Are there any specific measures you take to prevent injury, especially with a high-volume training schedule in preparation for such long races?
Yes, you have to make sure your body is well-rested. While working out and training to push your limits, at a certain level or are at times when you’re just feeling really motivated, you’ll have some training sessions that don’t exhaust you as much as you want them to. It’s important that afterwards, you tell your mind that it’s enough, and you’re fine. Even if it’s just a yoga session and you don’t feel that exhausted after it, it’s still good for you and you shouldn’t keep pushing yourself to total exhaustion. I also try to be prepared for every workout and get the best rest I can afterward so my body isn’t working on my recovery while I’m on my next training session.
Courtesy of Freeletics
What’s your approach to diet and nutrition?
Everybody always asks me what I eat the day before a race, but that’s not actually what’s important. In reality, what you eat the week before the race—really, the whole year before, but still the week before—is what’s really important to make sure your body is fueled properly. So I eat just really healthy, including lots of protein and vegetables.
I’m not a vegetarian, but I also don’t eat a lot of meat, so I eat a lot of vegetarIan Food and bowls. Bowls or healthy shakes are my favorite in the morning or before a workout. I like to throw in berries, some healthy protein—not your typical whey protein powder, but maybe pea protein powder, for example. Nutrition before the race is just a lot of protein in good forms and I get lots to eat. I don’t eat less to get in shape right before the race, because I want to be sure that my body has enough to work with. I burn so many calories during those races and over the entire race weekend that I don’t need to check the calories on anything.
What are your absolute essentials that you couldn’t do without on race days?
The most important thing to have on race days is the right mindset. It helps you so much during every challenge and everything that you’re doing, because you’ll find yourself at a point when your mind tells you that you’re just fast, not fast enough, that it hurts, or something along those lines. It’ll come up. But you have to tell your mind to be in the moment and not race somebody else’s race or get ahead of your game. That helps me a lot because during the 24-hour races or any time I struggle with a challenge, I push out negative thoughts. They won’t help you at all, so they have to go, and that’s what I do with them when they come. I practice that a lot every day, and good meditation.
Most people would probably find these races too challenging or downright miserable. What about them do you love so much?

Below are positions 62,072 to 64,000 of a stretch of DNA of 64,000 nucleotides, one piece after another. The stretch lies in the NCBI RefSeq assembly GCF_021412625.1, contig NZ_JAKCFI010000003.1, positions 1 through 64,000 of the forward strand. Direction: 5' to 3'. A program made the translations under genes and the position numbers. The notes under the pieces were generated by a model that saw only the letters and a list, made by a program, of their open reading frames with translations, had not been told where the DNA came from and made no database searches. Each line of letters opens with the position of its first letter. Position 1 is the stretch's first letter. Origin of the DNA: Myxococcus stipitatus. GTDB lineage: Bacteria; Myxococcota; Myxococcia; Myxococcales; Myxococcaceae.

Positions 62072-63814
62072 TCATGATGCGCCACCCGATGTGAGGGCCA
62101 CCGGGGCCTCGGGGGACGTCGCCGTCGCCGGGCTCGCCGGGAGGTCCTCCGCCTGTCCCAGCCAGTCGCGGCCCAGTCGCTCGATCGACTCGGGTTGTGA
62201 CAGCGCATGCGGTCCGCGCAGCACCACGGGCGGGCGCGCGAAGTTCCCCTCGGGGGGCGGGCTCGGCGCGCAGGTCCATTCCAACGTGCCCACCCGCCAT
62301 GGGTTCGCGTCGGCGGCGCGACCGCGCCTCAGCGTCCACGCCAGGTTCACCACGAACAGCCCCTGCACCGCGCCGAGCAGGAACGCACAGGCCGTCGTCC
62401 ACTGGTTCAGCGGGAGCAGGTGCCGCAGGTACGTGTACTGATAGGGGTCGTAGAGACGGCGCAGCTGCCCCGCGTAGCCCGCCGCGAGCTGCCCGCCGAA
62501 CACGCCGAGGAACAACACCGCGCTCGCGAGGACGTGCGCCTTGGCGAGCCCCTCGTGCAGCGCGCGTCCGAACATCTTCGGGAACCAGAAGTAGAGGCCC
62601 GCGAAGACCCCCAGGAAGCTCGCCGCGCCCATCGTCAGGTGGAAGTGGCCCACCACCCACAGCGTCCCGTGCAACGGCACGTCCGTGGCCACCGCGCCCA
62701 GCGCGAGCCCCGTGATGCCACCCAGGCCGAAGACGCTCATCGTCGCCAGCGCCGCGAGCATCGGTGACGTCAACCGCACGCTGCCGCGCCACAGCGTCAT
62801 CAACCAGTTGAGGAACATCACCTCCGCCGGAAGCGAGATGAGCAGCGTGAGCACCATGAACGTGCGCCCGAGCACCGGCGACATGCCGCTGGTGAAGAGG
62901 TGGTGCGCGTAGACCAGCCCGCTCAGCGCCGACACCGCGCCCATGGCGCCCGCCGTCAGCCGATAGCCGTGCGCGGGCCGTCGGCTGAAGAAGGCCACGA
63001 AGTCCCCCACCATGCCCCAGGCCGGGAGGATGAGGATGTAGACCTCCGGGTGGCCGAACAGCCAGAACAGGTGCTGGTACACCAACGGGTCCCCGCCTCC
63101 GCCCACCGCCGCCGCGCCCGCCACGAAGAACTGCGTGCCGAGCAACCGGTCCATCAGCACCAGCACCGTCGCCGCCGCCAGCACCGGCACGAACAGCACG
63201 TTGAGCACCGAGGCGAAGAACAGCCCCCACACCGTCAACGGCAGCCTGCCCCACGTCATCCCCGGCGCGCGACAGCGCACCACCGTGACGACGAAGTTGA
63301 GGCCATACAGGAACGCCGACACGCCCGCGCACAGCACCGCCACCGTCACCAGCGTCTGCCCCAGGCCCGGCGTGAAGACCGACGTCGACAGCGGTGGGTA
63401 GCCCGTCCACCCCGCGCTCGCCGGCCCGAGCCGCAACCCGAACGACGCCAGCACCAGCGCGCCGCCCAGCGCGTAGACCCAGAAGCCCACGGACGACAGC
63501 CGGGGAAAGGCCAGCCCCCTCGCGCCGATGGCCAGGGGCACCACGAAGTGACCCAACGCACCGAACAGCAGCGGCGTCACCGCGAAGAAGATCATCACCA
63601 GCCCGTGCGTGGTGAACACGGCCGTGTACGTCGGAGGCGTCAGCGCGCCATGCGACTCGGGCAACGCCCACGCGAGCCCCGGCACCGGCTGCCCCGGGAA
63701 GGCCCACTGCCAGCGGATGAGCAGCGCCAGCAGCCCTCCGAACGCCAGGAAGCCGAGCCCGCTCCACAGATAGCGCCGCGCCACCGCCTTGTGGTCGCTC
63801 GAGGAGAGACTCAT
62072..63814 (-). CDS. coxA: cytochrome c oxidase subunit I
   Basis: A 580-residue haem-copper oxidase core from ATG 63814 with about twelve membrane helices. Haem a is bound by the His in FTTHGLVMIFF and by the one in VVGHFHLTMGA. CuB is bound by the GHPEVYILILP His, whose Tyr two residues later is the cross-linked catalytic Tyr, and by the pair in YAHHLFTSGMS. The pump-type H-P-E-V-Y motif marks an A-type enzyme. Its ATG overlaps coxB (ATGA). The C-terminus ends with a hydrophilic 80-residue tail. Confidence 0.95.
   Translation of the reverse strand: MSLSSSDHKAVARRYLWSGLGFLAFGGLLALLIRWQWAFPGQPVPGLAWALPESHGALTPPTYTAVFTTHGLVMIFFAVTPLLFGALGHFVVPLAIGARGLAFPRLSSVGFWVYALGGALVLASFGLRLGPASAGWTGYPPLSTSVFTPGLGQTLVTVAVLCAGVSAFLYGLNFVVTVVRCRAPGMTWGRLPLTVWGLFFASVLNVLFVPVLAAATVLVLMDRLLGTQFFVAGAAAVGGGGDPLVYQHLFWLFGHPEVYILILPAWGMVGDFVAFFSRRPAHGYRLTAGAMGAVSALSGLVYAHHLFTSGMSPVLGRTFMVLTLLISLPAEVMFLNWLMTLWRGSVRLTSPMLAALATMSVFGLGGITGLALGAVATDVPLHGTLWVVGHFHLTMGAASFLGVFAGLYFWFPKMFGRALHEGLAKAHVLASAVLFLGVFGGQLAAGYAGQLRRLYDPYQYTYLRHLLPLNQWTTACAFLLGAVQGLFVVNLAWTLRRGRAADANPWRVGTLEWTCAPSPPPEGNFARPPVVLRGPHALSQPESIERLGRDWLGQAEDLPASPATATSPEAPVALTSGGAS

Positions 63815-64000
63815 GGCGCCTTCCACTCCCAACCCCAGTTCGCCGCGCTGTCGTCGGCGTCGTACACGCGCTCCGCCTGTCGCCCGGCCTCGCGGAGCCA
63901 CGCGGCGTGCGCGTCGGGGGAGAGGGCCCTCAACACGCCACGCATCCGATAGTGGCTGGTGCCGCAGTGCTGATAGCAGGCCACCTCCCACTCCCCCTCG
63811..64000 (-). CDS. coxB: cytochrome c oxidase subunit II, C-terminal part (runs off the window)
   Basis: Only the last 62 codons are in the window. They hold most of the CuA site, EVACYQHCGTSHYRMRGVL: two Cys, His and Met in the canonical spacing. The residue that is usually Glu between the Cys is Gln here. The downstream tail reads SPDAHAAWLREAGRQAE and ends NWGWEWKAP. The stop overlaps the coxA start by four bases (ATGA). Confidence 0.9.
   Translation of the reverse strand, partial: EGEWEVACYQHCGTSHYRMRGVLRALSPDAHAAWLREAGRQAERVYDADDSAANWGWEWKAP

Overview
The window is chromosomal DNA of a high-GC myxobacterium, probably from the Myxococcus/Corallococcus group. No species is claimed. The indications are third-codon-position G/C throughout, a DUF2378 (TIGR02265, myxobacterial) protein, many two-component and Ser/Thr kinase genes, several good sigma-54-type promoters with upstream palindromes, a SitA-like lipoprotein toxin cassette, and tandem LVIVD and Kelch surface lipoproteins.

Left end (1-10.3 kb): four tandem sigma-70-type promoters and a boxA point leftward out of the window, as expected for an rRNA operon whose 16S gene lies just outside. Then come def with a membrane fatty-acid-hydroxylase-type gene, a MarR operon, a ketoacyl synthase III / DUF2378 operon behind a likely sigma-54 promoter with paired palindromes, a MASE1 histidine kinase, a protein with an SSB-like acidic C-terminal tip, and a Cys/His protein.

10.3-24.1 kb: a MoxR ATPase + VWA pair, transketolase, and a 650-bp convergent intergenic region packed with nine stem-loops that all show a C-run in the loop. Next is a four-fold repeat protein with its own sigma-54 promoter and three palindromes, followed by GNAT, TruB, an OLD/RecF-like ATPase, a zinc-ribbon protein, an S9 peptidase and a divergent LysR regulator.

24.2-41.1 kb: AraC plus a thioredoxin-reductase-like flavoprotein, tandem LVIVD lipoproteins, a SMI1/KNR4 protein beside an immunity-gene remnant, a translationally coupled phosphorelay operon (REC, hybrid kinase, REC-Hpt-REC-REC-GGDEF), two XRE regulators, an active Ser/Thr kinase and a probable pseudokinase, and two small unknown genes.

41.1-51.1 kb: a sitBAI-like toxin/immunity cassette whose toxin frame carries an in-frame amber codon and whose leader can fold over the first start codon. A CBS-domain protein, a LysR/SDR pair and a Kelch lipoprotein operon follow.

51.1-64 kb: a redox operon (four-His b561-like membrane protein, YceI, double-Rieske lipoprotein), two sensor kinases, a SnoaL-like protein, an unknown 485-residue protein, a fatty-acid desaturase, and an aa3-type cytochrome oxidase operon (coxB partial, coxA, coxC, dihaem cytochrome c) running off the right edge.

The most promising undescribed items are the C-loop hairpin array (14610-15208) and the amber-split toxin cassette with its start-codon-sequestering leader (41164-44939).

My favorite part is that I really get to know myself during every race, since there will always be something new and something that I haven’t experienced before. During one race, I had troubles with my stomach, for example. I couldn’t eat for a few hours, so I had to drink my calories. Even though that happened and it wasn’t ideal, I really tried to be in the moment and not get lost. But you get to know yourself better with every race, and that’s really exciting because you never know what your mind will do or what you will do, and that’s why I really like them—it’s all about you and the race and nothing else.
You run both ultra-endurance survival runs and OCRs. Which do you prefer, and why?
I love the Survival Runs because of the aspect of the unknown. In an OCR, you’ll know you have to be able to climb and can work on your technique, or you know it’s going to be monkey bars so you work on better grip strength. I really do like them, but my heart is more in that adventurous, 24-hour survival racing. In a Survival Run, you do tasks that, for example, Nicaraguan people on the island have to do on a daily basis. There were things like climbing a coconut tree, chopping wood, or swimming through lakes with the bamboo or something totally unexpected. That’s more exciting and adventurous for me, which is why I really like them and why you can’t really prepare. Of course, you can prepare by working on your fitness, but you can’t prepare for any special challenges because you never know what’s coming.
Do you have any advice for people who are interested in OCR racing but are too intimidated by the idea to actually do one?
Get some friends together and do it together. In my opinion, a group thing is always a good start. It helps you to experience something new and something that you might like—and even if you don’t and feel like it was the worst idea ever, you did something new and know yourself better now. No matter which race it is, or which sport it is, just get some people together and try it together because it’s always easier if you don’t have to suffer by yourself.